MAIN TEXT: Luke 12:35-48
“Stay dressed for action and keep your lamps burning, and be like men who are waiting for their master to come home from the wedding feast, so that they may open the door to him at once when he comes and knocks. Blessed are those servants whom the master finds awake when he comes. Truly, I say to you, he will dress himself for service and have them recline at table, and he will come and serve them. If he comes in the second watch, or in the third, and finds them awake, blessed are those servants! But know this, that if the master of the house had known at what hour the thief was coming, he would not have left his house to be broken into. You also must be ready, for the Son of Man is coming at an hour you do not expect.”
Peter said, “Lord, are you telling this parable for us or for all?” And the Lord said, “Who then is the faithful and wise manager, whom his master will set over his household, to give them their portion of food at the proper time? Blessed is that servant whom his master will find so doing when he comes. Truly, I say to you, he will set him over all his possessions.But if that servant says to himself, ‘My master is delayed in coming,’ and begins to beat the male and female servants, and to eat and drink and get drunk, the master of that servant will come on a day when he does not expect him and at an hour he does not know, and will cut him in pieces and put him with the unfaithful. And that servant whoknew his master's will but did not get ready or act according to his will, will receive asevere beating. But the one who did not know, and did what deserved a beating, will receive a light beating. Everyone to whom much was given, of him much will be required, and from him to whom they entrusted much, they will demand the more.
Inspired by the book: “Money: God or Gift” by Jamie Munson. Used with permission.
Today we wrap up our three-week series from the Gospel of Luke chapter 12 where Jesus is talking about wealth, finances, and possessions. The big idea of this series is that money can either be your god or you can use it to worship your God. We are excited to be able to go through a book together that is a powerful resource for all of us to be on mission with our wealth and possessions. We invite you to go through this in groups, as a couple, or individually.
Everything we have is from God. He owns it. We are managers. We are stewards. We are slaves in relation to the Master. God cares about what we do with what he gives us. God’s intentionality is that we would use our wealth, possessions, position, authority, etc., to bring Him glory and ultimately worship Him.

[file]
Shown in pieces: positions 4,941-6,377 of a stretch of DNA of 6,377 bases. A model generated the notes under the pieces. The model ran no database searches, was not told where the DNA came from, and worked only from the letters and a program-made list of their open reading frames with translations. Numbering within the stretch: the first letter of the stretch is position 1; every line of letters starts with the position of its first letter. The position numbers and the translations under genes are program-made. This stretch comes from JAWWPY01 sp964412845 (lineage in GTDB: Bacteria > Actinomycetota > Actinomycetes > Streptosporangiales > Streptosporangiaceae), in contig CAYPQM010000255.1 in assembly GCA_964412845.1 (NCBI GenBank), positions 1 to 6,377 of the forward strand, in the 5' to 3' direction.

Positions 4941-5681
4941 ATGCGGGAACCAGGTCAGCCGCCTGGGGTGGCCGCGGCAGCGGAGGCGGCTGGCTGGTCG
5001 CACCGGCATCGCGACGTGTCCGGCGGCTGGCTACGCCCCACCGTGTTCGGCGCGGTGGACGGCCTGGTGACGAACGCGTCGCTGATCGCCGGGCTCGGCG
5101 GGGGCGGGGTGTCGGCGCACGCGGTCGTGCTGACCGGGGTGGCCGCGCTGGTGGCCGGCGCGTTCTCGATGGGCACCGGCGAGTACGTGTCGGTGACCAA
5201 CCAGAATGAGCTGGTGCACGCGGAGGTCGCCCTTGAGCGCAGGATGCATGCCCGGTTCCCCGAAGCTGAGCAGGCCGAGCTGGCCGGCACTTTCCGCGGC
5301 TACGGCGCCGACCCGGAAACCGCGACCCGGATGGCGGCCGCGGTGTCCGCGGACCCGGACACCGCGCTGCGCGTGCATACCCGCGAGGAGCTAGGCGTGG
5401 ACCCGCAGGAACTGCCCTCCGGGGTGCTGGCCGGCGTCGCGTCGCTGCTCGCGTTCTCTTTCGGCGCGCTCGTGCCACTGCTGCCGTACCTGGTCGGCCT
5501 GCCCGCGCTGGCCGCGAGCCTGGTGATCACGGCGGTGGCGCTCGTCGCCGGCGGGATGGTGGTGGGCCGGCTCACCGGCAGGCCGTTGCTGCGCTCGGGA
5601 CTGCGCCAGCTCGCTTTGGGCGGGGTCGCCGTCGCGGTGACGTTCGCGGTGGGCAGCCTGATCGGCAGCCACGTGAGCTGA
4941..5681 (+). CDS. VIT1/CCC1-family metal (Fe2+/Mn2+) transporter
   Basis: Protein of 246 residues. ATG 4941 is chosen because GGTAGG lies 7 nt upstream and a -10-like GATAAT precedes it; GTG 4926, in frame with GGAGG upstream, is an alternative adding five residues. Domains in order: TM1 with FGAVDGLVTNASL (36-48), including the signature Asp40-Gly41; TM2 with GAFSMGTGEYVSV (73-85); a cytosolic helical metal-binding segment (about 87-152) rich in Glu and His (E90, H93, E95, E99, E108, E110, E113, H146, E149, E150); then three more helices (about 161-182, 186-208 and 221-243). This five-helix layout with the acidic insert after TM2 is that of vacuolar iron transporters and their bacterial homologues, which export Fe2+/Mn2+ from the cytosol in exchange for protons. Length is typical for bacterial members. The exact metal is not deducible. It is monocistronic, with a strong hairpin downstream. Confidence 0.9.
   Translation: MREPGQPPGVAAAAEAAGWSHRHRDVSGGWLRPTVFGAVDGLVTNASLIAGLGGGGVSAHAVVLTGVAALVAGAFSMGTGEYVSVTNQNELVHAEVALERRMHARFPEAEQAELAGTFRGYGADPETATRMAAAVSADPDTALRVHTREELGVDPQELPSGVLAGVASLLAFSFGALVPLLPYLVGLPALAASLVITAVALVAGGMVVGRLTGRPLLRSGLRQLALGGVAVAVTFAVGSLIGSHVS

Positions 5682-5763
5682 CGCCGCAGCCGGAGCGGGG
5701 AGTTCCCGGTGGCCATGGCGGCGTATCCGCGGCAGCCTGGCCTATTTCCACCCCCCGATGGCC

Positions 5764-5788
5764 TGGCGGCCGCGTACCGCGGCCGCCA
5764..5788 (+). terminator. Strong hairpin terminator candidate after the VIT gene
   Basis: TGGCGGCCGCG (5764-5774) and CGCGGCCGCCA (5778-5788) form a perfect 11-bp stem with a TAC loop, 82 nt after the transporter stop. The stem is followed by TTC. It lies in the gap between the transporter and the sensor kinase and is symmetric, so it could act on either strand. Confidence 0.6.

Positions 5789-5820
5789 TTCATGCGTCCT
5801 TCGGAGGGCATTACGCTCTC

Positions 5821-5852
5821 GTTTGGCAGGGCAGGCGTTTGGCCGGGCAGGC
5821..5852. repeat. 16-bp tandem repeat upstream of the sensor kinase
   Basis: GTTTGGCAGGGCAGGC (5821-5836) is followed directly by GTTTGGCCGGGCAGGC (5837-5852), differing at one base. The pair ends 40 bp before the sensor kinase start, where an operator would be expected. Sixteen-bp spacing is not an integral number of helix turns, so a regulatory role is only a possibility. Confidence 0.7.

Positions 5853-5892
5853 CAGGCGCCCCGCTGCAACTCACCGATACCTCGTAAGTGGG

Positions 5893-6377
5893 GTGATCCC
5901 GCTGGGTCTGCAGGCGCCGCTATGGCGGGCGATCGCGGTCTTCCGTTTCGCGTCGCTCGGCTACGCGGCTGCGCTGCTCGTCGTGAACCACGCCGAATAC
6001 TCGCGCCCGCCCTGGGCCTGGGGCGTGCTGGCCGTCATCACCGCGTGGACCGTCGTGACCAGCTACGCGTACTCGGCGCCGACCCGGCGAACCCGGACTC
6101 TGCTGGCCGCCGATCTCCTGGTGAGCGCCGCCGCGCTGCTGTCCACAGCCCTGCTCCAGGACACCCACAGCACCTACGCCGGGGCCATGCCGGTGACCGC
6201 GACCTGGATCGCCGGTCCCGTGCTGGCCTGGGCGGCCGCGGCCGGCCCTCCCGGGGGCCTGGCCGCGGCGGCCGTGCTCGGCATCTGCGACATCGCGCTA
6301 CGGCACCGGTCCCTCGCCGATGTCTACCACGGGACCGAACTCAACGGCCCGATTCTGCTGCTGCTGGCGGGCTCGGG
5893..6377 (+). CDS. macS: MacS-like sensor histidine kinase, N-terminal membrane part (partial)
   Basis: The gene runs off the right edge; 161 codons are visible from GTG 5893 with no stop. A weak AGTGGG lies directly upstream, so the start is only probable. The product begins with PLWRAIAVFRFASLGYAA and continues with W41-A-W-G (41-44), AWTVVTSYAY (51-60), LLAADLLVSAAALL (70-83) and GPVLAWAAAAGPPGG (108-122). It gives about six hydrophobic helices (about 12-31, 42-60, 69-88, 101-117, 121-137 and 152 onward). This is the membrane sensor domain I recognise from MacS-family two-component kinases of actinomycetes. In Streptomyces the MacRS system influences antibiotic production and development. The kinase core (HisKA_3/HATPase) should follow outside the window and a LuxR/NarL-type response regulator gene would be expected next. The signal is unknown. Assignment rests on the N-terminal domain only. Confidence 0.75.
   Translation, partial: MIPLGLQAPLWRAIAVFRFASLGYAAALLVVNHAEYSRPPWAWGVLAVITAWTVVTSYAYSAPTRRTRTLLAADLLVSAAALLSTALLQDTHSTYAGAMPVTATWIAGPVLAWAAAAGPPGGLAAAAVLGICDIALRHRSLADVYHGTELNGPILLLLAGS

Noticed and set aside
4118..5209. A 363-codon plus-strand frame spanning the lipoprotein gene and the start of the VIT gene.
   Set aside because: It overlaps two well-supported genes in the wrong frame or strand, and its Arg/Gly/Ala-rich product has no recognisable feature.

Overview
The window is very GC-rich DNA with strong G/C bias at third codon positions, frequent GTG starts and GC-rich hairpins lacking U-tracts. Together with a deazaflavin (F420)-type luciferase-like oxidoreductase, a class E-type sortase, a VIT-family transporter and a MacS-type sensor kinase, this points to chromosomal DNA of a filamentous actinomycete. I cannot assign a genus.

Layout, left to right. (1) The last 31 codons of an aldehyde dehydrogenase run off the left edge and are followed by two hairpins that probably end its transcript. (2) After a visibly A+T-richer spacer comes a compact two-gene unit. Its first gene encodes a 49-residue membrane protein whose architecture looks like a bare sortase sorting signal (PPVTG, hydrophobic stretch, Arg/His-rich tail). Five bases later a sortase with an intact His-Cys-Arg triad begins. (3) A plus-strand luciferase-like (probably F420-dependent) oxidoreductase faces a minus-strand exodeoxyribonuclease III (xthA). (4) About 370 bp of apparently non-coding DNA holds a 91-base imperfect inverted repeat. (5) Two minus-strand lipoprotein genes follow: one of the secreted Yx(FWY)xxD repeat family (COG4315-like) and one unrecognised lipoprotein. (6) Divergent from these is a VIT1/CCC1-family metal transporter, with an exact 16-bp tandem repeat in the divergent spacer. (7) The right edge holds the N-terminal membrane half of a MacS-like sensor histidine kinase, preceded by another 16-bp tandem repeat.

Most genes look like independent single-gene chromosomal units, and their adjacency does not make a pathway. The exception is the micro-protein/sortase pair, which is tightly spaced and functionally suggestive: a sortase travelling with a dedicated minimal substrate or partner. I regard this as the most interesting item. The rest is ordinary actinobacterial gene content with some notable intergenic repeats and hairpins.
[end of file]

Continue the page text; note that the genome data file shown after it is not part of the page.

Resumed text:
There is a fundamental idea that we must wrestle with that is essential to this text. Before we are able to plumb the depths of Jesus’ teaching, we have to understand one thing.
We are the servants.
We live in a world that would seemingly state the opposite of this reality. Surrounding us constantly are advertisements, brands, companies, products, whose sole design is to make you think that you are king. The narrative of our culture would say that you are the master and you find servants who can provide you with what you require. If God can get you a high salary job, then believe in God. If God can make you a lot of money, then believe in God. But the clear and consistent story that we are fed is that we are the masters of our lives. Our will is king. Our preference is king. Our way is king.
Stewardship in a biblical sense does not make sense within this narrative or this cultural story. The reality that Jesus shares is the reality that we are not our own, we have been bought with a price (1 Corinthians 6:20) and that what we have has been given to us by God (1 Corinthians 4:7). Jesus says here that you are the servant, God is the Master. This reality should deeply shape everything we are given in this life–including, but not limited to our money, wealth and possessions. This thinking should radically shape the way we view our family, our neighborhood, our workplace, our friendships, our gifts, our church community, our ethnicity, our history–everything is shaped by this all-encompassing reality.